How to Avoid Overdraft Fees: 5 Tips for Students
Categories: For Students, For College Students, For High School Students, Blog
As if school isn’t expensive enough, the financial term that strikes terror into the heart of any student is overdraft fees. According to a Bankrate survey, the cost of overdrawing your checking account hit a new record high in 2020, increasing to an average of $33.47. Yikes.
Before we give you the scoop on how to manage your bank account, let’s get clear on what exactly an overdraft fee is and how it works.
What is an overdraft fee?
Overdraft fees are charged when you don’t have enough money in your account to cover a payment or purchase you’ve made. As part of an overdraft protection service, the bank – or credit union – covers the difference for you.
Did You Know: Overdraft fees vary depending on your bank. For example, if you have Bank of America or Wells Fargo, your overdraft fee may be $35, but if you have Ally Bank, your overdraft fee may only be $25. If you have multiple debit and credit cards, make sure you understand the overdraft fees at each bank.
If you find yourself in a situation where you’ve inadvertently overdrawn your account, don’t stress. Here are some steps you can take to solve the situation and help prevent it from happening in the future.
1. Monitor your account balance regularly.
According to the Consumer Financial Protection Bureau (CFPB) in 2014, most overdraft fees from debit cards tend to happen with transactions of $24 or less. To make sure your balances aren’t too low, try checking your account weekly or even more frequently. How do you do that? Sign up for online banking! Through an app or on your computer, online banking allows you to monitor your checking and savings accounts closely.
Once you’ve gotten into the groove of checking your balance, you can start to track your expenses. You can monitor your purchases by checking online often or by keeping a list of all your deposits and withdrawals. This will help you to maintain a running account balance.
2. Set up balance alerts.
Find out whether your bank or credit union lets you set up alerts that notify you when your account goes below a certain amount or when you make a big purchase. While you’re there, it’s also a good idea to sign up for daily account balance reminders, so you’re never in the dark about how much you have.
3. Deposit or transfer money ASAP after an overdraft occurs.
With the average $33 overdraft fee, just three purchases can equal almost $100 in fees. When you know that a low balance plus a new charge just triggered an overdraft, you might still be able to prevent the fee. Check if your bank has a daily cutoff time, or deadline, for adding money to an account to correct a negative balance the same day. In a situation like this, the new alerts you set up will come in handy.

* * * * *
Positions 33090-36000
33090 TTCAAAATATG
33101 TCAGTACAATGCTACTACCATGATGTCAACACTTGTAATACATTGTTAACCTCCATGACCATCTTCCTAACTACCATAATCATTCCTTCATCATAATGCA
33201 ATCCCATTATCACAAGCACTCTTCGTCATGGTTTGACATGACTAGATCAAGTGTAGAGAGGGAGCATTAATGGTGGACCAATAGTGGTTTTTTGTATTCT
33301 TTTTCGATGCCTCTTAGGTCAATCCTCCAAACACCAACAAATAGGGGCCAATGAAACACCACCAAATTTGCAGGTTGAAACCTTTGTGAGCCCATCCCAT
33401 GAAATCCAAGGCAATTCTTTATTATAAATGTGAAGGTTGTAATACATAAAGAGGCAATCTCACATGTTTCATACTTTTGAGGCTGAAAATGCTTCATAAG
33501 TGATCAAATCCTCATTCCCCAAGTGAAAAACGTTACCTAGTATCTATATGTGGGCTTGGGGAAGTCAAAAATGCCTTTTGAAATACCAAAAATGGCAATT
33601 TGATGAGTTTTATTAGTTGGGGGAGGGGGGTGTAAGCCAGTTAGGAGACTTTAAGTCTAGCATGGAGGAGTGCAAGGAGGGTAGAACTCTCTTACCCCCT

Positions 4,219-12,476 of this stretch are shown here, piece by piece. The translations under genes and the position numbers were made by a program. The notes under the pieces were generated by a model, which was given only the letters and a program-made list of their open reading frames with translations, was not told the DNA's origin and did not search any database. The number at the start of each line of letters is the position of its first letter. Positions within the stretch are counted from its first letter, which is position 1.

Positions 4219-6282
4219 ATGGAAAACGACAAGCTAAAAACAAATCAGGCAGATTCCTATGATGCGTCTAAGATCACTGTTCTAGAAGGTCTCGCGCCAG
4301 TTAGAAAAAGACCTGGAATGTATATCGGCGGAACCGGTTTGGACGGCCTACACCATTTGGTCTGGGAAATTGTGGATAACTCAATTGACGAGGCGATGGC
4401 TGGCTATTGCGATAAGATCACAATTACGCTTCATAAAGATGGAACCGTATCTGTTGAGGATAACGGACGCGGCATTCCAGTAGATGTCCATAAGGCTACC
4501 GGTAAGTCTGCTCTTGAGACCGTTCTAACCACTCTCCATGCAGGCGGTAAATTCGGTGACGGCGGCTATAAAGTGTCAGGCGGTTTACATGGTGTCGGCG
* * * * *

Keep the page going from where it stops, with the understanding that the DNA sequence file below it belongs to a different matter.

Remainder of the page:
Even if you miss the cutoff, transferring money into your account can help to prevent future fees. If you really want to make sure you are in the clear with an overdraft fee, take the extra step of calling to let the customer service at your bank know you’ve transferred the money and made the payment. Leaving your balance negative for multiple days can lead to an extended overdraft fee, and nobody wants that.
4. Opt-out of overdraft protection.
Overdraft “protection” can seem like a bit of a misnomer. Essentially, the “protection” is the assurance that if you pay for something, your purchase will go through even if the money isn’t there. However, no one is actually protecting you from the overdraft fees.
According to NerdWallet’s personal finance columnist Liz Weston, “you could buy a $5 sandwich and wind up with a $35 fee for it.” Opting out of overdraft protection coverage means that your debit card will decline if you try to buy something your balance can’t cover. A temporary moment of embarrassment in the checkout line is worth more than the high fee as an alternative.
5. Link to another bank account.
Some banks allow you to link your checking account to a savings or credit account that helps you cover transactions if you don’t have enough money in your account. Keep in mind, there is usually a transfer fee, but odds are it will wind up being cheaper than overdraft coverage fees. Lastly, be mindful of linking a credit account, like a credit card, since you’ll have to pay interest on the overdrawn amount.
Being proactive by tracking your expenses, understanding your bank’s overdraft policy, and learning how to manage your money not only helps prevent overdraft fees but will take you one step closer to mastering your finances.